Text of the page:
New Job Offer?... Is The Grass Always Greener

| General

New Job Offer?... Is The Grass Always Greener?

Many people work in stable jobs, with a steady income, and have built solid working relationships with their colleagues. A minority of those become disgruntled by factors including feeling under-valued, unable to progress and generally dissatisfied. Workforce members may seek opportunities elsewhere. For some, they will relish the new surroundings, and quickly get up to speed and take to the job like a duck to water. As the famous old song goes the grass is always greener…the sun shines brighter on the other side.

However, a recent survey carried out for the American newspaper the USA Today found that more than twenty-five percent of persons who leave a steady job role, seeking out new opportunities to build their skills and move on to pastures new in a seemingly better job enjoy the position sufficiently to stay in the role. A survey carried out in 2017 for CareerBuilder alarmingly found that just short of seventy percent of new staff had commenced employment with a new employer only to decide less than half a year that the role did not meet their expectations and left employment. Of those surveyed a large proportion terminated their employment well a half-year period. Interestingly less than forty percent of so-called newbies decided to persevere with the new job.

Reality Check

In the vast majority of cases, all is fine. However, there is a small minority of instances whereby the adage is true to act in haste and repent at leisure. In this regard, a small proportion, some thirty percent of the workforce who make the decision to jump ship for an alternative position in another business soon discover that the new job promised in the job specification, application process and interview process is not the one described to them. These persons soon discover that they are seemingly sold a false prospectus and the position is not what they expected.

What Don’t New Employees Not Like About Their New Jobs?

In 2017 a survey carried out by CareerBuilder found that new employees faced challenges when starting the new jobs such as:

  • Employer style of management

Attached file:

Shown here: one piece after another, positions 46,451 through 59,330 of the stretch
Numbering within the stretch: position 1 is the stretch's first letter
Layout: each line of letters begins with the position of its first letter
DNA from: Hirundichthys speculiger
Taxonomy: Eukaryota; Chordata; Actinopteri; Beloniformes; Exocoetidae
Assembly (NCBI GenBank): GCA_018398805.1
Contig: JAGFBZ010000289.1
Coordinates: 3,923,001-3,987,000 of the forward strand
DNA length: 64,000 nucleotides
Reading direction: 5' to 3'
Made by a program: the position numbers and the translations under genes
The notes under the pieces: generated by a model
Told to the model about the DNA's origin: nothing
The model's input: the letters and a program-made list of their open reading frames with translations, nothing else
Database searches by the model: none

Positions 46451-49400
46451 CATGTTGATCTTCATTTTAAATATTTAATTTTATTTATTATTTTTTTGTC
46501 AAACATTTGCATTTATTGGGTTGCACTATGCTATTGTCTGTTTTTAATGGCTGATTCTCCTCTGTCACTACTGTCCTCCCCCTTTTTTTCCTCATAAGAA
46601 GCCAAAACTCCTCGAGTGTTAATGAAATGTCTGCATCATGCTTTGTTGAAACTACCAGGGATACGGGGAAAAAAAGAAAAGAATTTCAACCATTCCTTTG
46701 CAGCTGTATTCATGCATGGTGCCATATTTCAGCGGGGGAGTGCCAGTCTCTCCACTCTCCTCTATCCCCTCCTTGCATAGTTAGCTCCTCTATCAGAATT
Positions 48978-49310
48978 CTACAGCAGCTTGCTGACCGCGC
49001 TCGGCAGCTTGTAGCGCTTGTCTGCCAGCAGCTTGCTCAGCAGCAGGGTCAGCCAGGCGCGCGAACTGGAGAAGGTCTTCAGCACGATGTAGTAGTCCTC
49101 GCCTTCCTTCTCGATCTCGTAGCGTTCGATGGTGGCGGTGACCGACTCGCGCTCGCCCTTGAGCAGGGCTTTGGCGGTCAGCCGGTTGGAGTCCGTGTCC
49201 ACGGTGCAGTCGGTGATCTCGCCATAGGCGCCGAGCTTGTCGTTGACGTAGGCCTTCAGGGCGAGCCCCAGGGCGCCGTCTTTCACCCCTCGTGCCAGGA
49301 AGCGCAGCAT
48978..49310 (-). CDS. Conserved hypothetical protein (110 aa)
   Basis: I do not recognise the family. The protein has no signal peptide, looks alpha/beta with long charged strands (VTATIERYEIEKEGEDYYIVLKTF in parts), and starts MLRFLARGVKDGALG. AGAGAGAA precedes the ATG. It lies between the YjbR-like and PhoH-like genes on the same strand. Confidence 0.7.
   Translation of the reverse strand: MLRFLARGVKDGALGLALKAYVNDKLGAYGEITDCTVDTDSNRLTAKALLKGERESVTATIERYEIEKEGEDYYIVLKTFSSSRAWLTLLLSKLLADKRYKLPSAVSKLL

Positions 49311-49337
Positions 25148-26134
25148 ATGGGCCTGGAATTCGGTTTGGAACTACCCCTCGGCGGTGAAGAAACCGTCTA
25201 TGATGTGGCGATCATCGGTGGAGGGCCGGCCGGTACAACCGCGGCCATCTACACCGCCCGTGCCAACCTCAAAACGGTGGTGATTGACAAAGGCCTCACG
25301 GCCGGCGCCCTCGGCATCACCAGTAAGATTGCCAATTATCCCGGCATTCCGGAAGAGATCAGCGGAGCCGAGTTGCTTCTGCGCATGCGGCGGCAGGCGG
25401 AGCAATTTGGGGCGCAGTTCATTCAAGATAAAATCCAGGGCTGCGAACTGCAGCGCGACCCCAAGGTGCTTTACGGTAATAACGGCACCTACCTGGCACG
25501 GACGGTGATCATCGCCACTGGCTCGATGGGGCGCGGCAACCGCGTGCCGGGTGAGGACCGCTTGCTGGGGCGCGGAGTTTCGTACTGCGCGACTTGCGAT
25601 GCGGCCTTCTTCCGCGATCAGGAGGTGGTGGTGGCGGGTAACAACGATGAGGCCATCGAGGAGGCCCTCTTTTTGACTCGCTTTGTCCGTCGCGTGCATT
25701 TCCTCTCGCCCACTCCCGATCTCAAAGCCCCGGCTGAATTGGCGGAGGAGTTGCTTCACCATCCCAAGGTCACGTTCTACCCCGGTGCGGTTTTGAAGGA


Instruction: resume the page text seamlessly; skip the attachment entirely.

• role specification was not what was promised in the job-specification, selection process, and interviews
  • lack of communication from the employer about how their role aligns with the wider goals of the organisation
  • a perceptively negative working environment, culture, and surroundings and
  • the seemingly toxic combination of long-distance travel, accompanying costs, and lack of quality family time.

How Can Employers Enable New Employees to Adjust To Their New Job Roles?

Employers can be doing more to more to help new colleagues to adapt by making the working atmosphere happier as more content colleagues are generally more productive, allow colleagues to progress, offer realistic promotion opportunities and ensure colleagues are being listened to and their ideas valued.

How Can New Employees Keep Their Jobs?

Prospective new employees should be clarifying what they dislike about the new role. This is important as employees need to communicate what they do not enjoy about the particular role and be specific about what is making them feel this way. This suggested approach may help employees feeling like this find out the reasons behind it, what is troubling them and identifying how to improve things. If they can find the root-cause the colleague will have a higher chance of rectifying the issue, being more successful in the role and if it does not work out in the present position then this will help the person to find a better suiting job because an alternative position will be better matched to them.

The Legists Content Team

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THE ARTICLE WAS WRITTEN USING THE FOLLOWING SOURCES

[1] Johnston, Ian – The Grass Isn’t Always Greener For Employees Switching Roles – 16 June 2022 - The grass isn’t always greener for employees switching roles (peoplemanagement.co.uk)

[2] Davidson, Paul – I let money get in the way: Most recent job quitters have regrets or don’t plan to stay in the new role – USA Today - Great Resignation: Most workers who recently quit jobs have regrets (usatoday.com)

[3] Luckwaldt, Jen – Things You Can Do When you Hate Your New Job – 2 February 2022 – The Balance - Things You Can Do When You Hate Your New Job (thebalancecareers.com)

[4] Nearly Three in Four Employers Affected by a Bad Hire, According to a Recent CareerBuilder Survey – CareerBuilder – 7 December 2017 - Nearly Three in Four Employers Affected by a Bad Hire, According to a Recent CareerBuilder Survey - Dec 7, 2017

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